Figures released today by the Zambian Civil Society Debt Alliance and Jubilee Debt Campaign UK show that external private lenders and other governments need to cancel at least two-thirds of Zambia’s debt. The campaigners argue large scale debt cancellation is needed to make Zambia’s debt sustainable.
Zambia is currently negotiating a restructuring of its debt with private and government creditors through the G20’s new Common Framework. Whether the restructuring leads to a sustainable debt will be a key test of the Framework both for Zambia and other countries in debt crisis.
Father Alex Muyebe, Chairperson of the Zambian Civil Society Debt Alliance, said:
“Both lenders and the previous Zambian government are responsible for plunging Zambia into the current debt crisis. The debt burden is increasing poverty in Zambia, preventing us from tackling and recovering from the pandemic and dealing with crises caused by rich countries such as climate change. Private lenders and other governments lent to Zambia at high interest rates and at high risk. Lenders need to accept they lent recklessly and agree a large-scale debt cancellation to allow the people of Zambia to tackle multiple external crises.”
Heidi Chow, Executive Director of Jubilee Debt Campaign UK, said:
“For three years Zambia’s debt has been bought and sold at 30 to 70 per cent below face value on financial markets. These high interest loans should never have been lent in the first place and now the rich owners of this debt stand to make massive profits out of the Zambian people. Large scale debt cancellation is the only sustainable way out of this crippling debt crisis and lenders need to take their fair share of responsibility. If private lenders refuse to agree the necessary debt cancellation, then the IMF and G20 governments should politically and financially support Zambia to stay in default on them.”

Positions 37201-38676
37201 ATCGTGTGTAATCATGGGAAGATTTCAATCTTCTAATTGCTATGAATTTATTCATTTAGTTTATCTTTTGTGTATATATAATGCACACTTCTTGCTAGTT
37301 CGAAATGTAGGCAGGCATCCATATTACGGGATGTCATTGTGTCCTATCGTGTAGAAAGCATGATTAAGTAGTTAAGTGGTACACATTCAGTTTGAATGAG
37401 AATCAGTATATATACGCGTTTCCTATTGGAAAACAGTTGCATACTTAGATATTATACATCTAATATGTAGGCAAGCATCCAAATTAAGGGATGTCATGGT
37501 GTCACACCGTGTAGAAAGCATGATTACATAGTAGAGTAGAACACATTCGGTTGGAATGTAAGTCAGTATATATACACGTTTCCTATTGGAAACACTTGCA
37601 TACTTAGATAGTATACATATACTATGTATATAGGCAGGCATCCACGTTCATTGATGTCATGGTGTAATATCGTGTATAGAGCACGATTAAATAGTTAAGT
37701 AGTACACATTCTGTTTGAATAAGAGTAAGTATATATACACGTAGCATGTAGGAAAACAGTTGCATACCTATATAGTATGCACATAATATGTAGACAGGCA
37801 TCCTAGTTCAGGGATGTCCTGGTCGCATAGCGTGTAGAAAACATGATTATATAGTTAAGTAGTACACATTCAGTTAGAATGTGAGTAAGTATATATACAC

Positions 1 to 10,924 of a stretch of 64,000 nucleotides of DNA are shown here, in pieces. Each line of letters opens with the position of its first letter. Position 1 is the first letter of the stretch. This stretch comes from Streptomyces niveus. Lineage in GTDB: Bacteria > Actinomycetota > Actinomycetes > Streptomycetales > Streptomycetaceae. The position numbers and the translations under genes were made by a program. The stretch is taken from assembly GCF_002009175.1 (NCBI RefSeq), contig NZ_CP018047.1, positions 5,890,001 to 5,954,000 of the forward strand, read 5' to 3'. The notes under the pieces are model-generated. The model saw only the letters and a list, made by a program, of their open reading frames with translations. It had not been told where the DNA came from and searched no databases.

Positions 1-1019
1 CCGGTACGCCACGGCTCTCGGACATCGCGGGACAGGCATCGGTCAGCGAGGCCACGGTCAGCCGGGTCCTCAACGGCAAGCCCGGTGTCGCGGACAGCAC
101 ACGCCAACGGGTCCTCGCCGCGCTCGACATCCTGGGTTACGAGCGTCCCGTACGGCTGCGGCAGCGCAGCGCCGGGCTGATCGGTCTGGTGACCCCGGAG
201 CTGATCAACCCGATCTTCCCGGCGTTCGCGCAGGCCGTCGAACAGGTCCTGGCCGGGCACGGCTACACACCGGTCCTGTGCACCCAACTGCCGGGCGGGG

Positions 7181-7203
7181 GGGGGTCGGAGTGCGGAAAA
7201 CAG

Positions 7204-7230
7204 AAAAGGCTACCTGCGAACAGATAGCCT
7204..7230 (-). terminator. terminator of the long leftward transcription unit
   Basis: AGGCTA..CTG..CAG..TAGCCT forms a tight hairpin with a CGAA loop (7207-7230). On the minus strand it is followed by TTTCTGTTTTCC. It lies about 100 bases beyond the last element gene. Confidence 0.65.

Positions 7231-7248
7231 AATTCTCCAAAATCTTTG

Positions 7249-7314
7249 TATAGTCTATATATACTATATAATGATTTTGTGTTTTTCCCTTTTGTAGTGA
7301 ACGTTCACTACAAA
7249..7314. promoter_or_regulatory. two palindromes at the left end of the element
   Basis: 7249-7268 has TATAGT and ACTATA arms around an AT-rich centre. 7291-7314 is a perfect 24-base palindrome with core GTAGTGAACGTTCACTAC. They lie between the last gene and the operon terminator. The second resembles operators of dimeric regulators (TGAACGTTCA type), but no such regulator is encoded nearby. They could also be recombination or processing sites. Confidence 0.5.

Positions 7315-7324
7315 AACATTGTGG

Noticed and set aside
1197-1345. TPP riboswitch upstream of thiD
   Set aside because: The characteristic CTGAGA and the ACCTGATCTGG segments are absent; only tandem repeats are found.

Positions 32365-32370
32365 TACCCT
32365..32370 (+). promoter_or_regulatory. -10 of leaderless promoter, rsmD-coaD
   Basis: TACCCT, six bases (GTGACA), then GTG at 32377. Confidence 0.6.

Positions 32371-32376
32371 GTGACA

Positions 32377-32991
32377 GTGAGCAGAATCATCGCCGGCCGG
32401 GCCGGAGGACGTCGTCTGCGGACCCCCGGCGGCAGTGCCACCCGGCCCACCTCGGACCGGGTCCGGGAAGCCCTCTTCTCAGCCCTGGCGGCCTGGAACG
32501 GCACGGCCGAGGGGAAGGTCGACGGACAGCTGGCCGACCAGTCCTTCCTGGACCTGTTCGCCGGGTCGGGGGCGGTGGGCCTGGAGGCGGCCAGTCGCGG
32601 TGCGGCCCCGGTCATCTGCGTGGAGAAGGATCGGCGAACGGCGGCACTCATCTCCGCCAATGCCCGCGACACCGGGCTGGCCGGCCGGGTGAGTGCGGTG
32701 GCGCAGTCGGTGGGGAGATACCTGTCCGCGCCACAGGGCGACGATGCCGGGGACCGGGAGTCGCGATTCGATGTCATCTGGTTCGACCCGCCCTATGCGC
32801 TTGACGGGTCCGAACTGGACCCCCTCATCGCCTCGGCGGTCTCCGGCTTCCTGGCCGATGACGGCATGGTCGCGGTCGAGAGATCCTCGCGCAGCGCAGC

Zambia defaulted on interest payments to foreign currency bondholders in November 2020 and applied for a debt restructuring through the G20 Common Framework in February 2021. The G20 Common Framework allows for cancellation of debt to reduce it to a sustainable level by G20 governments, including China, but only if private lenders agree to at least the same amount of debt cancellation.
The G20 are guided by the IMF as to whether a debt is sustainable or not. The IMF has declared that Zambia’s debt is unsustainable and is due to complete its Debt Sustainability Analysis for Zambia soon. However, often these analyses are not made public.
The IMF’s current practice is that restructurings need to reduce the risk of debt crisis to moderate under its Debt Sustainability Framework, while leaving enough room for an economic shock not to push a country back into debt crisis. This means Zambia’s external debt payments need to be around 12% of government revenue. The Zambian Civil Society Debt Alliance and Jubilee Debt Campaign UK have calculated this means that around two-thirds of the external debt owed to private lenders and other governments needs to be cancelled, as well as all interest payments.
Of Zambia’s external debt 46% is owed to private lenders, 22% to China, 8% to other governments and 18% to multilateral institutions. The debt to multilateral institutions is not included within the Common Framework debt restructuring. The average interest rate on each creditor group is:
- 6.1% external private lenders
- 3.1% China
- 4.8% other governments
- 1% multilateral